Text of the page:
When my family moved from Tampa to Brooksville in 1991, I was promised a pony. We moved onto five acres, a mile back on a lime rock road, close to the Pasco/Hernando County Line. It was probably close to a year after we moved that my mother and I drove to Ocala to pick her up. Her name was Paperchase. She was a bay pony, standing 13.1 hands. Little did I know that this was the start to the activity that would consume my childhood. I rode until I left for college. She was a sweet little girl, who provided me my first blue ribbon. We were both new to the world of competition and practice. She provided me with a great foundation for the strong love and respect I have for other beings beyond human.
After I outgrew Paperchase, we bought Simba. He was a dark bay Quarter Horse/Thoroughbred cross. He provided my mother and me with many scares. He ran away with me multiple times and refused jumps at the blink of an eye. However, I do admit that he was my favorite. Over time, as he began to trust me and understand that I wasn’t going to place him in situations where he would panic, he was the fastest and sweetest horse I ever owned. He taught me how someone can change when provided guidance and love. I do not know where Simba ended up after the family who bought him from us sold him to someone else. From time-to-time, I still dream of us flying over jumps that seem to be bigger than him with ease.
The last horse that we owned was Azar. We are the same age. It is odd to think of him as 25, but he is. Azar is one of the most beautiful horses I have ever seen. He stands 17.2 hands and is a Hanoverian/Thoroughbred cross. Azar made me strong, both inside and out. After a few years of hard work, we were a winning team. He moved beautifully in the dressage ring and was the boldest horse I had ever ridden on the cross country course. However, he was very difficult. For the first time in my equestrian career, I had to use my strength, coordination and skill at the same time. We were hard to beat if I practiced, but if I didn’t he wouldn’t cut me any slack. I grew up quick, like any teenage competitor who wanted to be the best. On the ground he was a pain in the ass. He was huge and knew it. I can’t even count the number of bridles he broke from trampling them as he escaped from me putting his ears through the browband and the crown. In hindsight, I think he knew he was shaping me into an adult and making me earn every ribbon and trophy we won together.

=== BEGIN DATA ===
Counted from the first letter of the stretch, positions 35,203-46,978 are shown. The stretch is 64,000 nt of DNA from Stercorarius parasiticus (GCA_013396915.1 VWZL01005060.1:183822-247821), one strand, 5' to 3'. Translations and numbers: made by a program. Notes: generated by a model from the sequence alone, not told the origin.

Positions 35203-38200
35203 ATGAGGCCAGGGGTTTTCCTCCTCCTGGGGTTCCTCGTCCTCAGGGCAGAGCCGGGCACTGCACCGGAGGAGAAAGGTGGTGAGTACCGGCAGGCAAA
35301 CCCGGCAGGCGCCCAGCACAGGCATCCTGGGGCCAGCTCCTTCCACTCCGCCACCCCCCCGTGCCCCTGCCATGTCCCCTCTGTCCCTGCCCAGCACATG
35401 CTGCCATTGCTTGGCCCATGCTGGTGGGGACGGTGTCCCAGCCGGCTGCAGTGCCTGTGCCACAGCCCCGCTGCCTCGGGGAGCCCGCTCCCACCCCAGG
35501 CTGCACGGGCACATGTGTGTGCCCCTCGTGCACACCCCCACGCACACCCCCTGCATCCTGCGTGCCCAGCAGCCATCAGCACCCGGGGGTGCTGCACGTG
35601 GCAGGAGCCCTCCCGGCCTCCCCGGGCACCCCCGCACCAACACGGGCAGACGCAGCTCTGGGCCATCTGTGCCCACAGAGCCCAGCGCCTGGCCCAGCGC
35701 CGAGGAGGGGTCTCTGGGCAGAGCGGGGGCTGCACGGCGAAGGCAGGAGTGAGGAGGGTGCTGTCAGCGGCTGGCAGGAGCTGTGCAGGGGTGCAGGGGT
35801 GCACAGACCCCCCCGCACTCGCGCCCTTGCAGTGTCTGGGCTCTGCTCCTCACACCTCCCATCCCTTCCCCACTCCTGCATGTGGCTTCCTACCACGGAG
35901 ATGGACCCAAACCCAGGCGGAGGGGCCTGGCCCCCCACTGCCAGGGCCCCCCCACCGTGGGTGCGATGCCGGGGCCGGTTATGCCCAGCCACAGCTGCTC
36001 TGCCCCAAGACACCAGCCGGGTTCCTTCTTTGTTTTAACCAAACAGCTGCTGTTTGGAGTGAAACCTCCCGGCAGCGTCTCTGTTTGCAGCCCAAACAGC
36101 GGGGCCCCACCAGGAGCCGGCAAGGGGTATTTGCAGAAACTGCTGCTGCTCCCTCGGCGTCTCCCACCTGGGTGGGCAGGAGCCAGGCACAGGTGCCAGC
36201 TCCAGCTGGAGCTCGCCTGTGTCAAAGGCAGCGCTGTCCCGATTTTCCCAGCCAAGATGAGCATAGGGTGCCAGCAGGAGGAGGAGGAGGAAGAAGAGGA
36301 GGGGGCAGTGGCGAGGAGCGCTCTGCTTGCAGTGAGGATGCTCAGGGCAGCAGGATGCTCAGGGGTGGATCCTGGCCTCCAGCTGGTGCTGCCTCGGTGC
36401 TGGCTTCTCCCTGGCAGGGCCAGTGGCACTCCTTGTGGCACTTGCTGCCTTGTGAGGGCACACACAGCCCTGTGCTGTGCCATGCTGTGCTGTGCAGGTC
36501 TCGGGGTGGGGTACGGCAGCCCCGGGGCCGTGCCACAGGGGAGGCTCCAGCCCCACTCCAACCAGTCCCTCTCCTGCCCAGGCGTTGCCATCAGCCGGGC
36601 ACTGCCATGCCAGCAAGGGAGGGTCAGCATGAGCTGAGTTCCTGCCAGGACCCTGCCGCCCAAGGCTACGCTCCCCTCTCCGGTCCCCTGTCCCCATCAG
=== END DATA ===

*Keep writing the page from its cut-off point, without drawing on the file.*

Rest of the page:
When my parents divorced as a result of an unhappy marriage, communication issues and drug and alcohol addiction, we sold Azar. I was 16. At the time, it was not a huge deal to me, as I was rebelling from my family situation into the high school party scene. Close to a year after we sold Azar, I began riding with my friend in New Port Richey. They had an eight year old Appaloosa named Bubba who was green (needed to be trained). I competed with him until I left for college in 2004. Bubba was fun and helped me through some of the toughest years in my life. He taught me that success does not mean a blue ribbon. It means overcoming what you at one point felt to be an impossible feat. Every time I rode him, we improved as a team and individually. He kept me sparkling when everything else that once was a comfort to me had evaporated.